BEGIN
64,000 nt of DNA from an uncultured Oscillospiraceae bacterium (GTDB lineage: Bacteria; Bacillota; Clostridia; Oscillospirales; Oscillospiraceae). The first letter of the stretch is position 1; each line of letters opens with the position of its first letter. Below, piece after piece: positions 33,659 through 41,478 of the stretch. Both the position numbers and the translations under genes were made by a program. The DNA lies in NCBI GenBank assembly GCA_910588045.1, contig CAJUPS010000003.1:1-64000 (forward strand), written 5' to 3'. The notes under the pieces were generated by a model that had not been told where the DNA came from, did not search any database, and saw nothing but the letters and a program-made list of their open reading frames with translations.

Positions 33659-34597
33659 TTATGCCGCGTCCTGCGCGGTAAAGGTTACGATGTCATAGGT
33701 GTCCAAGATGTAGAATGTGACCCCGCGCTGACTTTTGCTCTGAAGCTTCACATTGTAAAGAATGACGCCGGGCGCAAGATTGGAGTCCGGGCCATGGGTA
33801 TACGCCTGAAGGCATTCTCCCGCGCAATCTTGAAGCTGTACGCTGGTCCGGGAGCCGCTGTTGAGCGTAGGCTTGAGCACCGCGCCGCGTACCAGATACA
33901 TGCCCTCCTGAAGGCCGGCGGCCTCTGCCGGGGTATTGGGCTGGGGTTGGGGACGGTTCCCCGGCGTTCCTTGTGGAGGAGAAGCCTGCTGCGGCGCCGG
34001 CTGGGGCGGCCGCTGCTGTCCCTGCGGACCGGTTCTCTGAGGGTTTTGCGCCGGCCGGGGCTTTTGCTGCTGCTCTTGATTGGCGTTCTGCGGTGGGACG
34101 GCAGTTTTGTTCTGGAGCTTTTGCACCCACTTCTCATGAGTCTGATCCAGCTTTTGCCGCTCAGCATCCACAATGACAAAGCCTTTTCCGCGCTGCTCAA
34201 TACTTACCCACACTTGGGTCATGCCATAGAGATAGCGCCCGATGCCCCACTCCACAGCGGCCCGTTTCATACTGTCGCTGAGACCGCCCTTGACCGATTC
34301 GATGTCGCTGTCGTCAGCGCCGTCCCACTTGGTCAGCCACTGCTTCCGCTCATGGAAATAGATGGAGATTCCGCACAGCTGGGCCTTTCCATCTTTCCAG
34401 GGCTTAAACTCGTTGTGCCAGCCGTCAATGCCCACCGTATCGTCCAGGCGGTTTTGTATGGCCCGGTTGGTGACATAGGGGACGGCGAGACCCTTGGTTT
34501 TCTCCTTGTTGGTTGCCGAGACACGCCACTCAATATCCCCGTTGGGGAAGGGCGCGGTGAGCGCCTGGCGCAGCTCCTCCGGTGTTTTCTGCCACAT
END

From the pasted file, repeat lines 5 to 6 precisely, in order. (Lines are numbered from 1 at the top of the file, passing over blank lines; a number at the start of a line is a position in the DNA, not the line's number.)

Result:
33801 TACGCCTGAAGGCATTCTCCCGCGCAATCTTGAAGCTGTACGCTGGTCCGGGAGCCGCTGTTGAGCGTAGGCTTGAGCACCGCGCCGCGTACCAGATACA
33901 TGCCCTCCTGAAGGCCGGCGGCCTCTGCCGGGGTATTGGGCTGGGGTTGGGGACGGTTCCCCGGCGTTCCTTGTGGAGGAGAAGCCTGCTGCGGCGCCGG